When Idei was chosen, he was dumbstruck. Norio Ohga, Sony's patrician chairman who had just turned 65, promoted Idei ahead of at least 16 more senior executives. John Nathan, Professor of Japanese Cultural Studies at the University of California, Santa Barbara, has studied the relationships within Sony that led to the appointment of Idei. In his book, Sony - The Private Life, he describes how Idei felt he had inherited a "mission impossible" when he learnt of his surprise promotion.
"I felt that running Sony was impossible," Idei said, "because it was a company driven by the founders' vision."
Idei told Nathan how his predecessors Ohga and Akio Morita, Sony's enigmatic co-founder, had mentalities very different to his.
"For Mr Morita, what mattered was the position and proper function of a switch, a start button, on a Sony product. If he took one home and tried it and the switch was hard to reach, that was an `insult' - the engineer responsible had insulted him. Mr Ohga is an artist: he has an artist's pride and an artist's jealousy."
But the days when Sony's interests were best served by the unchecked power of its senior mangement were gone. The appointment of Idei immediately wiped away decades of Sony arrogance as the new man instilled a new humility to the company, bringing Sony into the modern world of rational decision making and accountability. The result is that Sony's performance has shone like a beacon on the otherwise dismal economic landscape of Japan during the 1990s.
One of Idei's first achievements was single-handedly to overturn the international reputation of Japanese businessmen as introverts. The ease with which he mingles with Westerners was demonstrated by his appearance in 1997 at a gathering organised by Wall Street financier Herb Allen. Flanked by the likes of Disney's Michael Eisner and Microsoft's Bill Gates, Idei realised he was the only guest in a suit. Quickly, he changed into a T-shirt advertising Men in Black, a Sony film. "Just a little marketing gimmick," he quipped.
He has broken the national mould on other occasions, not least in March when he announced a plan to close 15 of Sony's 70 factories with the loss of 17,000 jobs. At any time this would have been a daring move in Japan - a country where companies are averse to making redundancies. But coinciding as it did with news of record quarterly earnings of pounds 550m, the decision stunned the nation.
Some of that profit has been generated by a music division which has shrugged off the George Michael case thanks to the success of Celine Dion, Mariah Carey and the Fugees.
Of course, the nuts and bolts of Idei's task have been to ensure that Sony is at the forefront of technological advances rather than trailing in their wake. He realised quickly that Sony could no longer rely simply on the excellence of the hardware that had been the cornerstone of its success. The bombshell was dropped at a technology fair in 1998.
"It won't matter [in the future] whether TV screens are bright or have beautiful resolution," he told a stunned audience. "What matters will be the network: who creates it and who controls the network that distributes it."
Hence the job cuts, which formed part of Sony's move out of the traditional production of TVs and hi-fis in favour of new digital products. He has continued a digitalisation process that began in 1982 with the introduction of the compact disc - Sony still receives a royalty every time a CD is sold. But the digital revolution has much further to run, and Sony's progress is such that it is even threatening to challenge Microsoft.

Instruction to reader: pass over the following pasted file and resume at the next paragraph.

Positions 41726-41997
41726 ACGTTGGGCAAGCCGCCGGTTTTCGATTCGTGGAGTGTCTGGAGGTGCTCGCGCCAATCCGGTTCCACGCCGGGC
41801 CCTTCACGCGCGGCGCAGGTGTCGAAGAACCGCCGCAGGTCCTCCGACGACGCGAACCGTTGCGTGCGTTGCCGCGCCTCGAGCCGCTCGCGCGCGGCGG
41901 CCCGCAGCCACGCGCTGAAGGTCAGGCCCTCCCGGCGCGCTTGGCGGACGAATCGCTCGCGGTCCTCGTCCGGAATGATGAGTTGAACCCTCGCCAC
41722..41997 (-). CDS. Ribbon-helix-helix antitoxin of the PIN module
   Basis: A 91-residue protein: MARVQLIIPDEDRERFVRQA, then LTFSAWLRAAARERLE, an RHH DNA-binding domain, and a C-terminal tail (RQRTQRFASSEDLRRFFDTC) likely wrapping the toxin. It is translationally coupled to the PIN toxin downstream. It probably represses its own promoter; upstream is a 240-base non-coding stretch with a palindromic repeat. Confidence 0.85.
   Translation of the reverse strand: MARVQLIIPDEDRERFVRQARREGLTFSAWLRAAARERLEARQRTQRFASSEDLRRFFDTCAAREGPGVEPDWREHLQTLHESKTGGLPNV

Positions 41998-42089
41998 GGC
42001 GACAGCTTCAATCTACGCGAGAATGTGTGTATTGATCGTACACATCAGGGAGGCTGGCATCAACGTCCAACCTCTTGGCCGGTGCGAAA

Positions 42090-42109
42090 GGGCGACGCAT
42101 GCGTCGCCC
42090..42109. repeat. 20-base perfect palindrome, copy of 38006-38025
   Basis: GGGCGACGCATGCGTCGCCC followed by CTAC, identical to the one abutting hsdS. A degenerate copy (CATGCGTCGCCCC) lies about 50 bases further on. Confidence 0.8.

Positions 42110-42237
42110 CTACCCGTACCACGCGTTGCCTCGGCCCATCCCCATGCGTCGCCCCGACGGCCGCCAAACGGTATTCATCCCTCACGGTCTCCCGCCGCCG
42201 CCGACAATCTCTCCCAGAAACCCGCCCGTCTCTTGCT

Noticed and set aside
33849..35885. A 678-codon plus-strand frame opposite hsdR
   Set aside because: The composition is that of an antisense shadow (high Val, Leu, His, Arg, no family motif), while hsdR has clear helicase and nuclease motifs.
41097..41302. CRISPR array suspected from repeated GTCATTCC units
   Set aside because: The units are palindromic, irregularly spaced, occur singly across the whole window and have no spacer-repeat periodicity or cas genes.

But amid all the technological buzz words of digitalisation and interactivity, the key to Sony's future may be much more familiar: PlayStation
The rampant success of Sony's computer games console, which has sold more than 50 million units in four years, has underpinned its improved performance, but the market remains fiercely competitive.
Nintendo and Sega, which recently launched its new Dreamcast system, are formidable opponents, but the smart money is on Sony prevailing.
Its successor to PlayStation, known for now as PlayStation2, will not be available until March but the glimpse afforded at he launch last Mon- day in Tokyo has left few doubts about its potential. The graphics, of course, were incredible but it is more practical advantages that bear the hallmark of Idei's pragmatism. Like the way users will be able to play their existing PlayStation games on the new console.
This is typical of Idei, who became the toast of games designers by keeping them abreast of the technical specifications of Sony's products. This explains the number of games available on PlayStation. Ken Kuteragi, Sony's console head, is, like his boss, totally at ease with the key figures in the critical American market.
If reports are to be believed, the computer games market is now so important that even mighty Microsoft is planning to take it on. Even though it co- operated in the creation of Dreamcast, Microsoft is ru-moured to be working on its own console and aiming for a 2000 launch to coincide with that of PlayStation2.
Whatever Bill Gates decides to do, Idei will not be complacent. He explained to Nathan how his sleep is interrupted by worries about whether "Do you dream in Sony?" is the right slogan for a company that has changed so much.
"I worry it could mean `I remember Sony, they used to make wonderful TV sets'."
n `Sony - The Private Life' is published by HarperCollins and costs pounds 19.99.